To the Editor.
—In the March 1990 issue of the Archives, Mossman et al1 detailed the neuro-ophthalmologic findings of a convergence nystagmus associated with Arnold-Chiari malformation type I in a 17-year-old boy. This type of nystagmus, occurring usually with lesions of the pretectal region,2,3 appeared only during neck movements and Valsalva's maneuver, and was absent in the primary position of gaze with the head in the neutral position. We congratulate the authors for the accuracy of the electro-oculographic and magnetic resonance imaging studies of the case, and we agree with their brilliant hypothesis that, even in the absence of an overt pretectal lesion, the appearance of convergence nystagmus might be explained on the basis of transient dysfunction of periaqueductal structures provoked by mechanical and/or hydrodynamic mechanisms occurring during neck movements and Valsalva's maneuver, ie, distortion of the aqueductal region and transient rise of cerebrospinal fluid pressure within the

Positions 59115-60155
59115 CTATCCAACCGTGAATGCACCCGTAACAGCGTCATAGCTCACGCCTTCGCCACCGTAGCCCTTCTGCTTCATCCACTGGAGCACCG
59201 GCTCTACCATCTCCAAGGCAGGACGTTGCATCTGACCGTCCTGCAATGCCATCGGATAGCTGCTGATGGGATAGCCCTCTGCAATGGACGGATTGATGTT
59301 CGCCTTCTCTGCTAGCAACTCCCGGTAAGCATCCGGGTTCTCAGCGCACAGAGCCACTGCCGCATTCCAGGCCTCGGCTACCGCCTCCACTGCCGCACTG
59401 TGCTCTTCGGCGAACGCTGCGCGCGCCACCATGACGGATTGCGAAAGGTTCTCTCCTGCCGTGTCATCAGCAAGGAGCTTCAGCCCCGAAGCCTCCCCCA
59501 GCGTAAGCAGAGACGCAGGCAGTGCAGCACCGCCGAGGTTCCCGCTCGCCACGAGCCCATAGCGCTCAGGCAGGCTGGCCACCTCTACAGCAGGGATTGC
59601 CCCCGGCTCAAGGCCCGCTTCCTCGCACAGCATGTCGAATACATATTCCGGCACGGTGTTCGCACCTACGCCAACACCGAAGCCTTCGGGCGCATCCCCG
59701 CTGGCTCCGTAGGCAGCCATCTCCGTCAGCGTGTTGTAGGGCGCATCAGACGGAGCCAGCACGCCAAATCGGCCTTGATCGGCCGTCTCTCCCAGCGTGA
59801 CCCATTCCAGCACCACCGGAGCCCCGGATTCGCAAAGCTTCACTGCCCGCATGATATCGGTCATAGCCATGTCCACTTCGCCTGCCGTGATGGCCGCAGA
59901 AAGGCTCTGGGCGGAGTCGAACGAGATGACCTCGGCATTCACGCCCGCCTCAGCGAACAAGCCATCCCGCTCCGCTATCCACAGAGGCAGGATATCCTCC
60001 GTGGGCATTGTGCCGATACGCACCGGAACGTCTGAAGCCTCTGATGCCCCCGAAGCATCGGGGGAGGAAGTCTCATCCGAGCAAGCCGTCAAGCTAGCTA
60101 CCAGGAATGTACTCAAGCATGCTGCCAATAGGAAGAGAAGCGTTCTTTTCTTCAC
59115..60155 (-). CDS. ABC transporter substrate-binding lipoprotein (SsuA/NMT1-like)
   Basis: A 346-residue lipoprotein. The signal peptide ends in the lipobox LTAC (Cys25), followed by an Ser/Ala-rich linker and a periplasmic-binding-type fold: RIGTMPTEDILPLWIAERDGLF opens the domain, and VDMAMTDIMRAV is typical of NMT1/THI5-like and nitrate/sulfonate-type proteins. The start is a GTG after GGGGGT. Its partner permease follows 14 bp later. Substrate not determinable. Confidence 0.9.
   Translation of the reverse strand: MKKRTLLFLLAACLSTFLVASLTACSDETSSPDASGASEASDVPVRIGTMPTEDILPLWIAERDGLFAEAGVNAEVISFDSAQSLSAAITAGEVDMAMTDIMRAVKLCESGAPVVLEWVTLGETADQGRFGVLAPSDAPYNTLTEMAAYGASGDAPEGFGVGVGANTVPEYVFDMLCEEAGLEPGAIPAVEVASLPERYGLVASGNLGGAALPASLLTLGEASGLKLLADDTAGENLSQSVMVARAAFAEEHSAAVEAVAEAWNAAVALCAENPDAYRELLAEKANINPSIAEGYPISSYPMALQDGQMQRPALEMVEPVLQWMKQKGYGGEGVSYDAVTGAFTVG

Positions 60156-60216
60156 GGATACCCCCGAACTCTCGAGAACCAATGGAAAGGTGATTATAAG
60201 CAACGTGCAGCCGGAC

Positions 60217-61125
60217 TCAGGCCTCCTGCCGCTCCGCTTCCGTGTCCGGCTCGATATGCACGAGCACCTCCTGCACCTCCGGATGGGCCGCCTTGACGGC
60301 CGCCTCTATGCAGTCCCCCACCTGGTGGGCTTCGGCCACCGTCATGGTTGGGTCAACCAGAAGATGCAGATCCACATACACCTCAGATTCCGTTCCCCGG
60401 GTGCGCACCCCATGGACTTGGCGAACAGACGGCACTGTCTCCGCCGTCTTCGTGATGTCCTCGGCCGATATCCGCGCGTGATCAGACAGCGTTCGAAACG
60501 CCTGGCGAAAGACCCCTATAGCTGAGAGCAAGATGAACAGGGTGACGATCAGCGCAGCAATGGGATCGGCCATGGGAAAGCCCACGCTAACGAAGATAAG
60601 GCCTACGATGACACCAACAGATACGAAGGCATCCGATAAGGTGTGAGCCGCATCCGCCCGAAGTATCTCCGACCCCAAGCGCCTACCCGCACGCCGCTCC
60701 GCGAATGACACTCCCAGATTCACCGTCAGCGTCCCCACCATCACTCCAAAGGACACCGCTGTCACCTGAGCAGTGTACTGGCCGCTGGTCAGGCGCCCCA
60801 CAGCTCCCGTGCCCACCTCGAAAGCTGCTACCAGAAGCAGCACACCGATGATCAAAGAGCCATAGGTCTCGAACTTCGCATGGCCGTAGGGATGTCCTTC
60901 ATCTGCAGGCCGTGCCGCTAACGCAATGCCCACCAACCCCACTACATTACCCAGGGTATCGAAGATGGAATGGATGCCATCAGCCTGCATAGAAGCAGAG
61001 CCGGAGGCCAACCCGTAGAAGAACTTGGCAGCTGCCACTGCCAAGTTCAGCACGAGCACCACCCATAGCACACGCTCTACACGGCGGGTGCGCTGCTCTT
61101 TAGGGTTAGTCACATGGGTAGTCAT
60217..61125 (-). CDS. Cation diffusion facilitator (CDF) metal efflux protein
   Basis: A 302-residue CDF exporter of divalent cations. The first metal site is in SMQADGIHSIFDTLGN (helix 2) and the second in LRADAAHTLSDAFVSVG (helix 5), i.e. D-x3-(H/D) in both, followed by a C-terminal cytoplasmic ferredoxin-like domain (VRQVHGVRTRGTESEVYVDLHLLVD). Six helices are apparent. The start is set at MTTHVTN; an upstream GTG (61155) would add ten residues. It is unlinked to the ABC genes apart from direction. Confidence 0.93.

Camarda RM, Raimondo D, Rossetti M. Convergence Nystagmus Associated With Arnold-Chiari Malformation. Arch Neurol. 1991;48(2):131–132. doi:10.1001/archneur.1991.00530140019011
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